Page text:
How To Heal From Kidney Stones With Diet – 6 Steps

Kidney stones are a painful condition to have, and unfortunately are very common nowadays.  Diet plays a vital role in the development of kidney stones.

The increment of fast food chains presents us with an already overly seasoned menu, rich in proteins, salt, sugar, and chemical additives. 

Our lack of time to prepare healthy and balanced meals is one of the reasons that this condition is on the rise becoming more and more prevalent. Damage to the kidneys may be caused by type 2 diabetes, high blood pressure, and other chronic long-term conditions most often due to poor lifestyle choices and these also increase the risk of kidney stones. 

Kidney stones form when minerals and other substances in the blood crystallize in the kidneys. These stones often eliminate through the urine, but when these crystals are of a size that cannot pass through the urine, they grow larger causing a lot of pain and inflammation.

Let’s examine some factors that can influence kidney stones:

1. The role of Citrate

Citrate prevents the formation of stones in the kidneys by delivering an alkali load (a higher pH). Citrate helps break down calcium deposits and slows their growth. 

Lemons contain citrate as do other citrus fruits. Preparing a freshly squeezed lemon juice on an empty stomach first thing in the morning and another one half an hour before dinner will help immensely increase the Citrate that your body needs. Also, drinking freshly squeezed orange juice has been proven to dissolve smaller kidney stones and prevent new stone formation.

2. Protein in the Diet

Protein is essential to your body, but many sources of animal protein such as red meat, pork, poultry, chicken, fish, and eggs, increase the amount of uric acid that your body produces. This is neutralized with Citrate, but not enough.  Reducing animal protein from the diet is essential to the reduction of kidney stones.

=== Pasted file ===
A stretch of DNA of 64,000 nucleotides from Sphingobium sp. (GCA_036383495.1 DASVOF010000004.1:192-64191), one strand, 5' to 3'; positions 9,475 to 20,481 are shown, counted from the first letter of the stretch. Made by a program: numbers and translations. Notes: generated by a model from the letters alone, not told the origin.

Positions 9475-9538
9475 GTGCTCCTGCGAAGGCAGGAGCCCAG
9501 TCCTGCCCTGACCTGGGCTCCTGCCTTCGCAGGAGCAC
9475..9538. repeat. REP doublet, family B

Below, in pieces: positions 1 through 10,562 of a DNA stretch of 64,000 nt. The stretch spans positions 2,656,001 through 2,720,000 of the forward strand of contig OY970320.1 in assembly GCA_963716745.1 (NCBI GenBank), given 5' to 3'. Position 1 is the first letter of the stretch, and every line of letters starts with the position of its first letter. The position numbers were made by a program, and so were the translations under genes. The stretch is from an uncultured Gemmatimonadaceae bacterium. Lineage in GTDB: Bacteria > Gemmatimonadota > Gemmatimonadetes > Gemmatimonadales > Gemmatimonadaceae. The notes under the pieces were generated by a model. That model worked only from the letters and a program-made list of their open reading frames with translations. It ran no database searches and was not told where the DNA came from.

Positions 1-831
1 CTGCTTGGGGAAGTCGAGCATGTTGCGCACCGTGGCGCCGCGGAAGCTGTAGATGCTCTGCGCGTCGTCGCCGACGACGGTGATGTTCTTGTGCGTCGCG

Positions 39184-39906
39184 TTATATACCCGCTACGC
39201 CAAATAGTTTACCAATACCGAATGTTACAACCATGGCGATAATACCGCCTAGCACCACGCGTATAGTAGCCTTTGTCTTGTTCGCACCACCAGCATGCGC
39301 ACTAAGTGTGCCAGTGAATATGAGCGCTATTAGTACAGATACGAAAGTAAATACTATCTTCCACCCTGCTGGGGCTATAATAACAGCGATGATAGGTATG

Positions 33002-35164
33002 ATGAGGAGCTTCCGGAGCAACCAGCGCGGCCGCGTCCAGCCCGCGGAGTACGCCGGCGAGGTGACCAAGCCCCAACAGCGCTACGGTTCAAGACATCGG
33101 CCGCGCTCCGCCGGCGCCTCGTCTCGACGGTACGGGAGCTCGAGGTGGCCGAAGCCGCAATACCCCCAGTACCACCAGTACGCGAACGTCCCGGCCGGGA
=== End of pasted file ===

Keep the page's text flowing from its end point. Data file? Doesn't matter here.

Now, since protein is necessary for proper functioning of the body, aim to consume plant-based proteins which are healthier and do not pose a threat for kidney stones. Plant-based proteins include hummus, quinoa, tofu and other soy products, beans, lentils, seaweed.

3. Sweetened Beverages and Phosphoric Acid

To avoid the formation of kidney stones, one should also avoid sweetened beverages and Cola drinks because these products contain phosphoric acid, which also increases the formation of kidney stones. The added sugars in these drinks further increase the risk of having kidney stones.  A study showed a 23% higher risk of developing kidney stones in the highest category of consumption of sugar-sweetened cola compared with the lowest category and a 33% higher risk of developing kidney stones for sugar-sweetened non-cola drinks. Drinking pure water will keep your body hydrated which will decrease the odds of kidney stone formation. Urine color intensity is an important indicator of hydration. It should be a very pale yellow color. Dark yellow colored urine is a sign of dehydration. Unfortunately drinking sufficient water alone is not enough for the prevention of kidney stones.

4. Acetic Acid

Basil Juice has been used for centuries due to its antioxidant and anti-inflammatory benefits; it contains Acetic Acid, which helps dissolve kidney stones and reduces the pain caused by them. You may also use fresh or dried basil leaves for making a basil tea, which you may drink as a tea during the day or add it to your water. (However, it is recommended not to use basil for more than six weeks at a time, because it may lead to low blood pressure, low blood sugar, and if wounded, it increases bleeding).